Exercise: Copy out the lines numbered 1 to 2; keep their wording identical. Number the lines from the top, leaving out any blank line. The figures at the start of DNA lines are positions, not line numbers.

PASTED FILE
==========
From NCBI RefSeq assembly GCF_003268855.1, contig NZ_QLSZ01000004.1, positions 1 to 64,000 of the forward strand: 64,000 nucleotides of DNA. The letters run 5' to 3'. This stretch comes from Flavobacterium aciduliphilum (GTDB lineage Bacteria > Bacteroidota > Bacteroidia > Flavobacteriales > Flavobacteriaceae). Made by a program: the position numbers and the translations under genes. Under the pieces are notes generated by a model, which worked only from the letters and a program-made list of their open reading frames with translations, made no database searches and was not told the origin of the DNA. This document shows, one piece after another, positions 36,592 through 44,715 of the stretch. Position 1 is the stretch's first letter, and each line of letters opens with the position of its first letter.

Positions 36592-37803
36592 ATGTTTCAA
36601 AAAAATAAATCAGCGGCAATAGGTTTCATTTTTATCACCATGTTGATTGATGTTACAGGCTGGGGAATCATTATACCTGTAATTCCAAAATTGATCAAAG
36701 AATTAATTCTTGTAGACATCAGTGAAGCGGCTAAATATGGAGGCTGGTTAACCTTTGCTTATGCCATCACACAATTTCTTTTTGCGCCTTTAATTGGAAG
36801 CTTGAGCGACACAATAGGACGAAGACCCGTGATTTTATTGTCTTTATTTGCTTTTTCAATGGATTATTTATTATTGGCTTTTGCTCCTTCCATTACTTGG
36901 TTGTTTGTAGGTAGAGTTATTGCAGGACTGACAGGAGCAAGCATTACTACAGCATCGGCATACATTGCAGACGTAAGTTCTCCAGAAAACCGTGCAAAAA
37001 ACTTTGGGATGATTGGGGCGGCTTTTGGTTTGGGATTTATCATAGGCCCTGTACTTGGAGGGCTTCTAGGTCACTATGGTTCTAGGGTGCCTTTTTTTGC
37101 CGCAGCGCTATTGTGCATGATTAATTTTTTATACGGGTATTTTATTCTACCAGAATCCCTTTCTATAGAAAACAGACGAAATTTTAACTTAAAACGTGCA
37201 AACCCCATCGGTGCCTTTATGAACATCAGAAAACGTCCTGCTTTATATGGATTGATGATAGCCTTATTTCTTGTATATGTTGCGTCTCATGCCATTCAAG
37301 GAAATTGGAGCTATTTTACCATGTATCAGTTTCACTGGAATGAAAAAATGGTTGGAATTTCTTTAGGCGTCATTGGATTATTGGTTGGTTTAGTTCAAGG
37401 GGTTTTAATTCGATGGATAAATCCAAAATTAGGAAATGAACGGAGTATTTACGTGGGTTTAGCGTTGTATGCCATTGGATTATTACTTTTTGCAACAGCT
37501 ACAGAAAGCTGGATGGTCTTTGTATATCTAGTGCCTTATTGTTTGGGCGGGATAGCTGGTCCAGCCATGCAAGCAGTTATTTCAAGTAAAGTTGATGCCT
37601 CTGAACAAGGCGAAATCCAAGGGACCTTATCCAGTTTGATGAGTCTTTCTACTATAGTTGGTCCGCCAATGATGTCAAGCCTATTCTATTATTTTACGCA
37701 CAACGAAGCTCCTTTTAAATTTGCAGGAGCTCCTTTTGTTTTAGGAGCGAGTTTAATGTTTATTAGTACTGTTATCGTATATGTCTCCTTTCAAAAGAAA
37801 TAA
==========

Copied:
From NCBI RefSeq assembly GCF_003268855.1, contig NZ_QLSZ01000004.1, positions 1 to 64,000 of the forward strand: 64,000 nucleotides of DNA. The letters run 5' to 3'. This stretch comes from Flavobacterium aciduliphilum (GTDB lineage Bacteria > Bacteroidota > Bacteroidia > Flavobacteriales > Flavobacteriaceae). Made by a program: the position numbers and the translations under genes. Under the pieces are notes generated by a model, which worked only from the letters and a program-made list of their open reading frames with translations, made no database searches and was not told the origin of the DNA. This document shows, one piece after another, positions 36,592 through 44,715 of the stretch. Position 1 is the stretch's first letter, and each line of letters opens with the position of its first letter.

Positions 36592-37803